doi:10.1002/jor.22068
PMCID: PMC3337947  PMID: 22267257
spine; muscle; passive mechanics; sarcomere; transversus abdominis
24.  Duration of Maintained Hamstring Flexibility After a One-Time, Modified Hold-Relax Stretching Protocol 
Journal of Athletic Training  2001;36(1):44-48.
Objective:
Previous research suggests proprioceptive neuromuscular facilitation (PNF) stretching techniques produce greater increases in range of motion than passive, ballistic, or static stretching methods. The purpose of our study was to measure the duration of maintained hamstring flexibility after a 1-time, modified hold-relax stretching protocol.
Design and Setting:
The study had a 1 × 1 mixed-model, repeated-measures design. The independent variables were group (control and experimental) and time (0, 2, 4, 6, 8, 16, and 32 minutes). The dependent variable was hamstring flexibility as measured in degrees of active knee extension with the hip flexed to 90°. Measurements were taken in a preparatory military academy athletic training room.
Subjects:
Thirty male subjects (age, 18.8 ± 0.63 years; height, 185.2 ± 14.2 cm; weight, 106.8 ± 15.7 kg) with limited hamstring flexibility in the right lower extremity were randomly assigned to a control (no-stretch) group or an experimental (stretch) group.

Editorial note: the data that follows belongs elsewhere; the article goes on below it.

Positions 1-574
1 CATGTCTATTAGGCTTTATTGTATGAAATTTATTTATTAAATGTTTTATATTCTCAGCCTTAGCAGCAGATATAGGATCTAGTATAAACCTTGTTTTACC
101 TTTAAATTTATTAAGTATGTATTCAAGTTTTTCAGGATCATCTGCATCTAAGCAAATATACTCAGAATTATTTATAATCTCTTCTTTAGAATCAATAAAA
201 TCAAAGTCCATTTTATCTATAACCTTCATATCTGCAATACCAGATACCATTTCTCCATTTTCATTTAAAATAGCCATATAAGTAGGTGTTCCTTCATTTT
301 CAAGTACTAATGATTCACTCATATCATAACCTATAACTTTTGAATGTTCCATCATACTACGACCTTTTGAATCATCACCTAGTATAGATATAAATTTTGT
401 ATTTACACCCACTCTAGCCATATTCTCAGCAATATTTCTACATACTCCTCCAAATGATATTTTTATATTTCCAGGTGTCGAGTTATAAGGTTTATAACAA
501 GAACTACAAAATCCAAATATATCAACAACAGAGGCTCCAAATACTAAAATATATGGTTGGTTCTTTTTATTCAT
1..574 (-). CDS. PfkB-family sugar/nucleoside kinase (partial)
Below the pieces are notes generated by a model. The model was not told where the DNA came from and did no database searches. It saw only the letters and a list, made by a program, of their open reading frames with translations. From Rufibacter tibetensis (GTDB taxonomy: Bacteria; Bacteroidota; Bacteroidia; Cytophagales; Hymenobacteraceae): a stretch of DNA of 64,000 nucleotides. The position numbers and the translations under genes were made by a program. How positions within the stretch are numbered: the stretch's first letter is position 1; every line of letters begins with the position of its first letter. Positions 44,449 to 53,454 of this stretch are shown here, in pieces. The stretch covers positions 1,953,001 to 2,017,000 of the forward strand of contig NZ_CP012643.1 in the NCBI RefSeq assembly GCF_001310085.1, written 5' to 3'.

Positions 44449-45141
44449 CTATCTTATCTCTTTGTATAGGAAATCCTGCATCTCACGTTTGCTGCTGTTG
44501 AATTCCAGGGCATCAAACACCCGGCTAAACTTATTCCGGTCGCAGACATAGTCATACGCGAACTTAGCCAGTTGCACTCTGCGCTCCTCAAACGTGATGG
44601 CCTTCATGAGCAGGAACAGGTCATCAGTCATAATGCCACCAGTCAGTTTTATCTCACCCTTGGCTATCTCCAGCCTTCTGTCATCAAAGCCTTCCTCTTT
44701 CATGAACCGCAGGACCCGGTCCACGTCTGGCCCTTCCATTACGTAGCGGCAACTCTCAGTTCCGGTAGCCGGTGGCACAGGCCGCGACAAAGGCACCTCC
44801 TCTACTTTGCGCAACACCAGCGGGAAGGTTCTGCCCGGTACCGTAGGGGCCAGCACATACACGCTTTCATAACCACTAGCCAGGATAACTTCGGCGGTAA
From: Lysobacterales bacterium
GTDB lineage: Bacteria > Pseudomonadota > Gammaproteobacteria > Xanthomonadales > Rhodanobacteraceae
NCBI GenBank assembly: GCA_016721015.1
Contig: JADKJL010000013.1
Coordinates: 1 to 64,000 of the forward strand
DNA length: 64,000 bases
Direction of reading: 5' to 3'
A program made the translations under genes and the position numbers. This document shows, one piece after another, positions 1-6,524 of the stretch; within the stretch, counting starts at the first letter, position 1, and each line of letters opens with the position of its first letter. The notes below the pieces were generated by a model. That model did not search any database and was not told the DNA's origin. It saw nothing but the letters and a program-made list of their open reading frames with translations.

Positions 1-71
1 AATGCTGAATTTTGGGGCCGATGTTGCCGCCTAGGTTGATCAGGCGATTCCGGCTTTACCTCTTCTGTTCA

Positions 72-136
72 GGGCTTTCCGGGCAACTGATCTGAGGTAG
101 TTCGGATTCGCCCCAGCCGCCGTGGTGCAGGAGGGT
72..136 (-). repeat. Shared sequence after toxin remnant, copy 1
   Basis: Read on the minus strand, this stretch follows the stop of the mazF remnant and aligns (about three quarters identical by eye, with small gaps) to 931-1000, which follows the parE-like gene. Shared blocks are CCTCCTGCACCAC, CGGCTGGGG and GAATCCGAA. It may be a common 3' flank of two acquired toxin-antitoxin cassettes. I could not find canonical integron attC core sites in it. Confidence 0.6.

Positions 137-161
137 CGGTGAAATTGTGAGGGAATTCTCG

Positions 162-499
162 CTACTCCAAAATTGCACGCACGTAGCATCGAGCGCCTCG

Measurements:
All subjects performed 6 warm-up active knee extensions, with the last repetition serving as the prestretch measurement. The experimental group received 5 modified (no-rotation) hold-relax stretches, whereas the control group rested quietly supine on a table for 5 minutes. Posttest measurements were recorded for both groups at 0, 2, 4, 6, 8, 16, and 32 minutes.
Results:
The repeated-measures analysis of variance revealed a significant group-by-time interaction, a significant main effect for group, and a significant main effect for time. Dunnett post hoc analysis revealed a significant improvement in knee-extension range of motion in the experimental group that lasted 6 minutes after the stretching protocol ended.
Conclusions:
Our findings suggest that a sequence of 5 modified hold-relax stretches produced significantly increased hamstring flexibility that lasted 6 minutes after the stretching protocol ended.
PMCID: PMC155401  PMID: 12937514
active knee-extension test; knee joint range of motion
25.  Impact of Shiftwork on Irritable Bowel Syndrome and Functional Dyspepsia